Butter Beans, Kabano Sausages, Potatoes and Pearl Barley, in a creamy, delicately spiced leek and fresh sage stew

Butter Beans, Kabano Sausages, Potatoes and Pearl Barley, in a creamy, delicately spiced leek and fresh sage stew

When I spotted this photo on Flickr recently (as yet no recipe included) I knew instantly that I had to cook a version of this. Okay, I forgot to buy the pearl barley. Which I’m pleased about as I went with potatoes yesterday for lunch instead, which was heavenly. Today, with a new bag of barley I decided to add much less of it as too many carbs on the same plate doesn’t sit well with my system. As for the leeks I was able to buy! In both stores I’ve never seen leeks that stumpy. Hardly any white to them at all. So, when I can buy decent leeks again I’ll be using the amount listed below. And mine took twice as long to get them nicely soft. Any bite to them and I’m not especially keen – the same with aubergine.

Butter Beans, Kabano Sausages, Potatoes and Pearl Barley, in a creamy, delicately spiced leek and fresh sage stew

What I’m really pleased with here are the Polish dry kabano sausages which contributed beautifully to the spiciness of this. I’ve never cooked with them before, and with pan-frying them to render off a little of their fat (even though they don’t contain a lot of fat) I was pleased that they kept their slight crunch, and pop, when eaten. This might be a simple enough stew, yet with the cold snap we’re having right now this was delicious comfort food. And I’ll be making this again next week, too. As for the pearl barley, looks like I’m heading into Orzotto country this weekend again. This time I might do a vegetarian version instead.

Butter Beans, Kabano Sausages, Potatoes and Pearl Barley, in a creamy, delicately spiced leek and fresh sage stew


  • 100g (3.52 oz) x dried butter beans, soaked in plenty of cold water overnight rinsed and brought to a boil, then simmered until cooked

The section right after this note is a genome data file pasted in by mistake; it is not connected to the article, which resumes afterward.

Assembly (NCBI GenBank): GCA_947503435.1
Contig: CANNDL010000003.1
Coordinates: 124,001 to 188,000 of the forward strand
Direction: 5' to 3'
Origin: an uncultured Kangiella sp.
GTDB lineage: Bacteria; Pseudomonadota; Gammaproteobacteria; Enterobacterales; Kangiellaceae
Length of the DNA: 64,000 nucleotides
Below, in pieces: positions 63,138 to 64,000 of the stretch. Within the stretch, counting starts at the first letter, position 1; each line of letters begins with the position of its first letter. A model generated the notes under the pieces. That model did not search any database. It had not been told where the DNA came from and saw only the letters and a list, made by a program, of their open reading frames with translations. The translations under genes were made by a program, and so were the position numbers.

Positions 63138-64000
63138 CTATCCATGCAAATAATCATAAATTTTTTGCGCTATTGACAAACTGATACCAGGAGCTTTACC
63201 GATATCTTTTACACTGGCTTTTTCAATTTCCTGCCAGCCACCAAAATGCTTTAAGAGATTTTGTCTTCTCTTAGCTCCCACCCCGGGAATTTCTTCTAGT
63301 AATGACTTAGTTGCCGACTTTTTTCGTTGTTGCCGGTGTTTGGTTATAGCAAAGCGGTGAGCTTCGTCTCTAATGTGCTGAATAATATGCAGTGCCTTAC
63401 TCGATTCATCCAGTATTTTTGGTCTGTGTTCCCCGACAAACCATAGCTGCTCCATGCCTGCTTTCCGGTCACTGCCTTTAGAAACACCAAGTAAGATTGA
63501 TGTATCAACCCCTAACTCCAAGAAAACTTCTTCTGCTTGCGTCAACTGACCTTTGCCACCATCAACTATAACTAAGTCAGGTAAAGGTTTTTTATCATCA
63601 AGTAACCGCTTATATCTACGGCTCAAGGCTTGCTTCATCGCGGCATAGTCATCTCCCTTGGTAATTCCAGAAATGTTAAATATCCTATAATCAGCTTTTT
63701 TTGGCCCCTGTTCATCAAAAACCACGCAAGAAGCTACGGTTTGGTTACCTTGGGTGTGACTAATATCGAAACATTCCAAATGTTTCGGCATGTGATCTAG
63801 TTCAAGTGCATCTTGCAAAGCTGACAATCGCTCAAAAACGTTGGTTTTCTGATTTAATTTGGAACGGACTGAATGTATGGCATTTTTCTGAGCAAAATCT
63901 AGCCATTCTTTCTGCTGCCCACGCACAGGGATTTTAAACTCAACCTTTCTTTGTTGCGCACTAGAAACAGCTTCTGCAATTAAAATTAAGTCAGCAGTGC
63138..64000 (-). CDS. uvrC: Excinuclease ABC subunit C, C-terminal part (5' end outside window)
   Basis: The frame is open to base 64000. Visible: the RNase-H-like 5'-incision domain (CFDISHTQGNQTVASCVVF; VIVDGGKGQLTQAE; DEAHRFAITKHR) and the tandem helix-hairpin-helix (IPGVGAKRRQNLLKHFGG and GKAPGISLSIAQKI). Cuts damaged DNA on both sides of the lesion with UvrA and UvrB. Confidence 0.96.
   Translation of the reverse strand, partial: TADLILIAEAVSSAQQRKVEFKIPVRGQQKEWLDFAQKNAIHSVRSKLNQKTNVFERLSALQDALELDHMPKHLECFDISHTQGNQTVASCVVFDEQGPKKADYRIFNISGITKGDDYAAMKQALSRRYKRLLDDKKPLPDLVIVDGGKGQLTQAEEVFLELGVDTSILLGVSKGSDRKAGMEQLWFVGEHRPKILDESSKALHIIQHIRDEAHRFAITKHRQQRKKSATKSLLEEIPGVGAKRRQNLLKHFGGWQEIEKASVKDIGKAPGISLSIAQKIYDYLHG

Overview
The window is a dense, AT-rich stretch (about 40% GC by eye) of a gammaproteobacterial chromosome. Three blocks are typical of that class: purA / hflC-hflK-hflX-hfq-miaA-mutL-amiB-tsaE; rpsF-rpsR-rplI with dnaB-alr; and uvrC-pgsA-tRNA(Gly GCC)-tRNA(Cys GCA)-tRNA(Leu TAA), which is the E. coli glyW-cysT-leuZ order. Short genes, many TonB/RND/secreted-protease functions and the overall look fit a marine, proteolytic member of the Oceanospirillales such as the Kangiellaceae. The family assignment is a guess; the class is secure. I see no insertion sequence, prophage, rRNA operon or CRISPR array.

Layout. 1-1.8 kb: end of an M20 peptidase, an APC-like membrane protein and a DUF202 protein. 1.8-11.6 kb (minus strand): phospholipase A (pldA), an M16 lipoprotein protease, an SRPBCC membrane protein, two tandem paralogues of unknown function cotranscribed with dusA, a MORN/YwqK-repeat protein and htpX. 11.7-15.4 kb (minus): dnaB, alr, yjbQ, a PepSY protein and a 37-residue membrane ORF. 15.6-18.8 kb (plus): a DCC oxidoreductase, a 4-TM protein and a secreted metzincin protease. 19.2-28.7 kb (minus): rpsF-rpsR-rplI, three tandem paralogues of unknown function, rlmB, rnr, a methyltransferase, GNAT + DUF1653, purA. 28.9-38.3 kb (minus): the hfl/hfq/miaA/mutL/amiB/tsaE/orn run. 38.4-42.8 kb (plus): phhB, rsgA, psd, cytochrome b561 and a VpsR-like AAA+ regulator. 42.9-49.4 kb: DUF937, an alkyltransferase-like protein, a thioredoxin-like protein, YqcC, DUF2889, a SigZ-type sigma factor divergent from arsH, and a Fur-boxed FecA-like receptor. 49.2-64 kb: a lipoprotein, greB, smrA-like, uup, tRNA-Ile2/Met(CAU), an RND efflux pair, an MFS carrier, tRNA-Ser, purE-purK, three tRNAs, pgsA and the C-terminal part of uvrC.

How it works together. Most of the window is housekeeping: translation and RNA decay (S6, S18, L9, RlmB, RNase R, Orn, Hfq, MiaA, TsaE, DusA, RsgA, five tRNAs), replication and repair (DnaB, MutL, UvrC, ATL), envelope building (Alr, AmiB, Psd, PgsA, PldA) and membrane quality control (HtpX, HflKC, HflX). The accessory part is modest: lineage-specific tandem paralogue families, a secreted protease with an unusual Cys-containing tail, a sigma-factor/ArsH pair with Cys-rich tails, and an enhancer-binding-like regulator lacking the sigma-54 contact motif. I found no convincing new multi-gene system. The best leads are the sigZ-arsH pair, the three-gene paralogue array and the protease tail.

• 50g (1.76 oz) x dried pearl barley, soaked overnight (cuts cooking time considerably), OR use dried and cook separately to the pack’s instructions (takes about 50 minutes)
  • olive oil and butter
  • 1 x large or 2 x medium fresh sage leaves, washed
  • up to 300g (10.58 oz) x leeks, white and pale green, keep the root end on, split the leek lengthways and wash thoroughly, then slice crossways, rinse again
  • 1 x dried bay leaf, split in half
  • 1 or 2 x celery stalks, washed, trimmed and cut into 4 pieces
  • 1 or 2 x carrots, trimmed, peeled and cut into 4 pieces – optional
  • 2 x medium garlic cloves, peeled and thinly sliced
  • scant 1/4 x teaspoon cayenne pepper (start with a pinch only)
  • 3 x Polish dry kabano sausages (about 100g or 3.52 oz), cut into small discs and pan-fried separately (if kabano aren’t available try using a thin, dry spicy sausage)
  • 200ml (0.42 US pt lqd) x water
  • 1 x organic very low salt vegetable stock cube
  • 100ml (0.21 US pt lqd) x single/light cream
  • 250 – 300g (8.81 – 10.58 oz) x potatoes, peeled and either keep small whole or cut smaller into chunks
  • 3 x fresh sage leaves, pan-fried

Measurements within brackets above are approximate only.


  • After rinsing the soaked overnight butter beans place them in a large saucepan and cover with plenty of cold water. Put on electric heat No 4 (out of 6) and bring to a boil, with a lid on pan. Allow to boil for 5 minutes, then reduce heat to No 2 and simmer until cooked. This will depend on the size and quality of the beans bought. Do check them after 30 minutes or so as they will continue to cook if taken off heat. They can also be added to the sauce to cook further.
  • Rinse the pearl barley and again place in a large saucepan with plenty of cold water to cover. Do the same, as in bring to a boil on heat No 4 but this time boil for 10 minutes, then reduce heat to No 2 and simmer for about 40 minutes. Test after 30 to check for how well cooked they are. These, like the butter beans, can be added to the stew to cook further. Drain and set aside.